variants or less commonly man-o'-war
plural men-of-war ˌme-nə(v)-ˈwȯr How to pronounce man-of-war (audio) also men-o'-war ˌme-nə-ˈwȯr How to pronounce man-of-war (audio)
: a combatant warship of a recognized navy

Examples of man-of-war in a Sentence

Recent Examples on the Web My hundred-and-forty-foot man-of-war sought to make the first mission to the South Pole, a feat that would bring pride to England. Mike O’Brien, The New Yorker, 7 Nov. 2023 Its lyrics, about a sailor bidding goodbye to his lover before boarding a man-of-war bound for England, were written not by Mr. Whittaker but by a British silversmith who responded to a radio contest in which Mr. Whittaker invited listeners to send in verses, with the best put to music. Harrison Smith, Washington Post, 19 Sep. 2023 Just as airpower eventually killed off the great men-of-war that had ruled the waves for millennia, so cyberweapons might strip other weapons or tactics of their utility. Kenneth M. Pollack, Foreign Affairs, 19 Apr. 2022 The average man-of-war was estimated by a leading shipwright to last only fourteen years. David Grann, The New Yorker, 28 Feb. 2023 In May, the old East Indiaman finally emerged from the Deptford Dockyard as a man-of-war. David Grann, The New Yorker, 28 Feb. 2023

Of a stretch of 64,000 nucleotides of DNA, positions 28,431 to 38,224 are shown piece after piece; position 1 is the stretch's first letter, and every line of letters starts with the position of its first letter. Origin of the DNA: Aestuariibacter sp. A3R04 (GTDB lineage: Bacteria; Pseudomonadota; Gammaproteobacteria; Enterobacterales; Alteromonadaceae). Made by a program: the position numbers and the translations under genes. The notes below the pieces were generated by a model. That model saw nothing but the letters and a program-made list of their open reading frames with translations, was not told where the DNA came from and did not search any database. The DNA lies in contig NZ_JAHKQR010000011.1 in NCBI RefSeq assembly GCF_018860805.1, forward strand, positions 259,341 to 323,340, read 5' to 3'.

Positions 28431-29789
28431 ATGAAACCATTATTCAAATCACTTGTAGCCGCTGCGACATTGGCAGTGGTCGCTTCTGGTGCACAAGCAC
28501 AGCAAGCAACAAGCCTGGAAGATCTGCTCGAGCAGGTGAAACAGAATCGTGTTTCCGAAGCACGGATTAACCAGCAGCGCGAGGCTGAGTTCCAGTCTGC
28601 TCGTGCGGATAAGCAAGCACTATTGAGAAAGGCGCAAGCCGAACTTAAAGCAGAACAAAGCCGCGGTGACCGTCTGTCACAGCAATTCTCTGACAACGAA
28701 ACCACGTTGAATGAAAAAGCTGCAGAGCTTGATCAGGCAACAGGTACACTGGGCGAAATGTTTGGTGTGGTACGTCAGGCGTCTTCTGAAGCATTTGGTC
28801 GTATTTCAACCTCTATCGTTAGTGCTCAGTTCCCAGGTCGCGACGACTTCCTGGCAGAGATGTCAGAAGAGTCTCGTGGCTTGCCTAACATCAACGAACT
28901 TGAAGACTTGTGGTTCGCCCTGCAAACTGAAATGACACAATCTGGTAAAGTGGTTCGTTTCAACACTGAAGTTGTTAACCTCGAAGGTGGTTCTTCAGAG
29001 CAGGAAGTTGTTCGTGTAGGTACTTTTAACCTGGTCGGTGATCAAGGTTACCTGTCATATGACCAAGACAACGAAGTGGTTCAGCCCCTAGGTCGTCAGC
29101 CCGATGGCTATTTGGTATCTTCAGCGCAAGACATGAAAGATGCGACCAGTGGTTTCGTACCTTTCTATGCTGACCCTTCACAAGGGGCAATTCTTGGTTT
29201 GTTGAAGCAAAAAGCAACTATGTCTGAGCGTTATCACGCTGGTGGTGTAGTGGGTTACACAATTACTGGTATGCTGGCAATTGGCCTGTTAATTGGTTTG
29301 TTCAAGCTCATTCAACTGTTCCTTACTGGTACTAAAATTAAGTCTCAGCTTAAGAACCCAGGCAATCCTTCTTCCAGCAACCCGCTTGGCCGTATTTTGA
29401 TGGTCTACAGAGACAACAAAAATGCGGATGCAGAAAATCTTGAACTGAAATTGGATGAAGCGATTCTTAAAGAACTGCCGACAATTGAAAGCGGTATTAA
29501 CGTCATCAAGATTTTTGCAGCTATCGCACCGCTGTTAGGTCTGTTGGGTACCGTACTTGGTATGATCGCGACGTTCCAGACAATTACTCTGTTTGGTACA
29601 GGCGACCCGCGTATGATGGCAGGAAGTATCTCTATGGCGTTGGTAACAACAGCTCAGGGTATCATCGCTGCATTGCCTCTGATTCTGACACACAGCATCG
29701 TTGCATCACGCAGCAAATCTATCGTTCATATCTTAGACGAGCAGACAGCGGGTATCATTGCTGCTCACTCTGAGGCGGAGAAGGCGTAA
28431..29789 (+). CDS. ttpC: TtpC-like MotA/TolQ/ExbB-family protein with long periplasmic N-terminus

These examples are programmatically compiled from various online sources to illustrate current usage of the word 'man-of-war.' Any opinions expressed in the examples do not represent those of Merriam-Webster or its editors. Send us feedback about these examples.

Word History

First Known Use

15th century, in the meaning defined above

Time Traveler
The first known use of man-of-war was in the 15th century

Dictionary Entries Near man-of-war

Cite this Entry

“Man-of-war.” Dictionary, Merriam-Webster, Accessed 1 Mar. 2024.

Kids Definition


plural men-of-war
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